Google (Nasdaq: GOOG) won't be getting its Groupon after all.

The Chicago Tribune is reporting over the weekend that the market leader in social couponing is rebuffing Google's offer, reportedly in the $5 billion to $6 billion range.

It may go public on its own next year. It may not. Either way, two unnamed sources with "direct knowledge of the situation" are telling the Trib's Melissa Harris that Groupon won't be selling out to the world's largest online company.

It's just as well.

Groupon is the Web 2.0 flavor of the month. Just as it was launched only two years ago and rose to the point of turning down a multibillion-dollar acquisition offer, fortunes can turn quickly.

Only a few make it out alive
One of the few exceptions to the rule was Facebook's decision to walk away from Yahoo!'s (Nasdaq: YHOO) offer three years ago, reportedly for roughly $1.2 billion. The social network has grown to more than 500 million registered users worldwide, and its value now is estimated to be in the tens of billions of dollars.

One can only imagine how hot Yahoo! shares would be right now if it had managed to snag Facebook at the time. It would be the one gaining key executives, instead of losing them.

Secondhand trades of Facebook shares hint at a market cap approaching $40 billion -- or more than double Yahoo!'s enterprise value.

There are also a handful of companies that cashed out too soon. YouTube should be worth more today than the $1.65 billion shelled out by Google. PayPal has become the real driver for growth at eBay (Nasdaq: EBAY) these days, clearly worth more than the $1.5 billion in stock that eBay paid for it in 2002.

Unfortunately, I don't think Groupon will be the "I told you so" type. History will lump it with Digg, Yelp, and Foursquare as Web 2.0 darlings that let pride get in the way of settling for a generous exit strategy.

You're gonna need a bigger moat
What makes Groupon so special?

  • Unlike distant rivals LivingSocial and BuyWithMe, Groupon has a marketable name.
  • The ability to get a free deal voucher by simply recommending the daily flash sale to three friends is a viral gimmick that's brilliant, but easy to replicate.
  • It's been a speedster, ramping up an army of local merchants and hip writers to establish a presence in most relevant cities.

How hard would it be for Google, Yahoo!, Microsoft, and AOL to hop on board? They already have the relationships with local merchants in place. They all receive gobs of traffic. They have constant contact with local consumers through their free email platforms.

The light bulb has already been going off at AOL, where it nixed the World of Warcraft community site it ran at to turn the simple domain into a flash sale site. It's already serving up deals for three cities -- Boston, Philadelphia, and Washington, D.C. -- as well as a national offer.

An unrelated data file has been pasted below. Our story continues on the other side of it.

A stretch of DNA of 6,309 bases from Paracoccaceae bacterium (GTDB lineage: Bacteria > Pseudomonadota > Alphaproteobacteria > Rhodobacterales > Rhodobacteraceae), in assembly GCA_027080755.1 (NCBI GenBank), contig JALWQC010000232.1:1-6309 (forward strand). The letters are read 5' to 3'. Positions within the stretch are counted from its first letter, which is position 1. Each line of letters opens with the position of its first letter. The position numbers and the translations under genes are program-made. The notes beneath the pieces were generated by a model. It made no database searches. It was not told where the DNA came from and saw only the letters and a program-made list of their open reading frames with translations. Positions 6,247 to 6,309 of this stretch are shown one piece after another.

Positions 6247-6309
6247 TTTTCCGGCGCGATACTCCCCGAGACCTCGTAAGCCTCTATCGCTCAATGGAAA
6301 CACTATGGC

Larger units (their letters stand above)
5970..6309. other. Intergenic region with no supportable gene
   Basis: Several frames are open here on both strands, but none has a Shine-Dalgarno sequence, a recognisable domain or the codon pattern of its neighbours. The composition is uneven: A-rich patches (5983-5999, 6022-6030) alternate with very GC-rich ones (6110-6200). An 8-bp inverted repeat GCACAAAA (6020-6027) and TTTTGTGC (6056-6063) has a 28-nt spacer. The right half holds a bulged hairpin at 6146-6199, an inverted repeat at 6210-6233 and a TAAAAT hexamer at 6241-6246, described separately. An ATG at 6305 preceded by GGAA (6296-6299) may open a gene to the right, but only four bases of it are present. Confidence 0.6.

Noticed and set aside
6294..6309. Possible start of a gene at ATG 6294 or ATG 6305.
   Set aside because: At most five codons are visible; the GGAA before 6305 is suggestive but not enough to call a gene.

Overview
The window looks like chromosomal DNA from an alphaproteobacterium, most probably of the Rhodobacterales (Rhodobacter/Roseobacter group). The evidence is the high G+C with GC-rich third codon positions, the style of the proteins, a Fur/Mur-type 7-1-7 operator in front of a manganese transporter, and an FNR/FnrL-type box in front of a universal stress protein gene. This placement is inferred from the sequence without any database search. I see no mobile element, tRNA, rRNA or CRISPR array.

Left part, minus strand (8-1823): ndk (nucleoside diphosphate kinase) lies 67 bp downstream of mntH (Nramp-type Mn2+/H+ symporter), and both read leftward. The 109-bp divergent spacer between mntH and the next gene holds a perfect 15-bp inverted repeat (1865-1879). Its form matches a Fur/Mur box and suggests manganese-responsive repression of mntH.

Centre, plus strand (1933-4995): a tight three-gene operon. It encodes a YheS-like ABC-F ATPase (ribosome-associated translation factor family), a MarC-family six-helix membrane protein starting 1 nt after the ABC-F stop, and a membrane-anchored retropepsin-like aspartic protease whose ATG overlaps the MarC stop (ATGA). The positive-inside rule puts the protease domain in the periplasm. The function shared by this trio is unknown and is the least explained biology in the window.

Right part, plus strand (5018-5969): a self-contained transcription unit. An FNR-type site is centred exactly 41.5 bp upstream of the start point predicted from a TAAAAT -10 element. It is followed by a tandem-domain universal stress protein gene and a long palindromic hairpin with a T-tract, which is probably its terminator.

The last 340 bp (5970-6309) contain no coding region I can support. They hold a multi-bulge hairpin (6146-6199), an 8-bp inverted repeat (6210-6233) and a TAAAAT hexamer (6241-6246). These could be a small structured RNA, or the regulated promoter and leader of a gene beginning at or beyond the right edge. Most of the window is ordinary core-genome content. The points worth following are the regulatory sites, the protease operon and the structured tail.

Ever since its surprising launch last year, Microsoft's Bing has emphasized its comparison shopping and travel tabs. It wouldn't be that hard to turn on the spigot of Groupon-esque deals.

Just last week, Chinese leader Baidu (Nasdaq: BIDU) rolled out its own deal platform. China didn't even have a Groupon-esque site a year ago, and now there are hundreds in the world's most populous nation.

Groupoff, for now
Groupon may have the first-mover advantage. It is the undisputed champ in this niche. However, what good would it have done Google to spend as much as $6 billion on a lucrative model that's about to be crashed like a high school kegger?

Folks will continue to flock to Groupon, but it won't be long before they're swayed by similar deals being marketed by AOL and the other dot-com heavies. parent IAC (Nasdaq: IACI) may have issued editorial layoffs at Citysearch last month, but it won't be long before those light bulbs begin going off to create a more content-centric local deals website.

This seems like a great niche right now, but will it feel that way when claustrophobia sets in? Then we'll see one cutthroat gunslinger, willing to take far less than a 50% piece of the action and passing on even bigger savings to the end user. That's when the margins will begin to fall. You didn't think that Groupon could keep these 100% markups forever on these vouchers, did you?

Groupon will regret passing on Google's billions then -- if it isn't doing so already.

How do you see this realm playing itself out in a year or two? Share your thoughts in the comment box below.

This article represents the opinion of the writer, who may disagree with the “official” recommendation position of a Motley Fool premium advisory service. We’re motley! Questioning an investing thesis -- even one of our own -- helps us all think critically about investing and make decisions that help us become smarter, happier, and richer.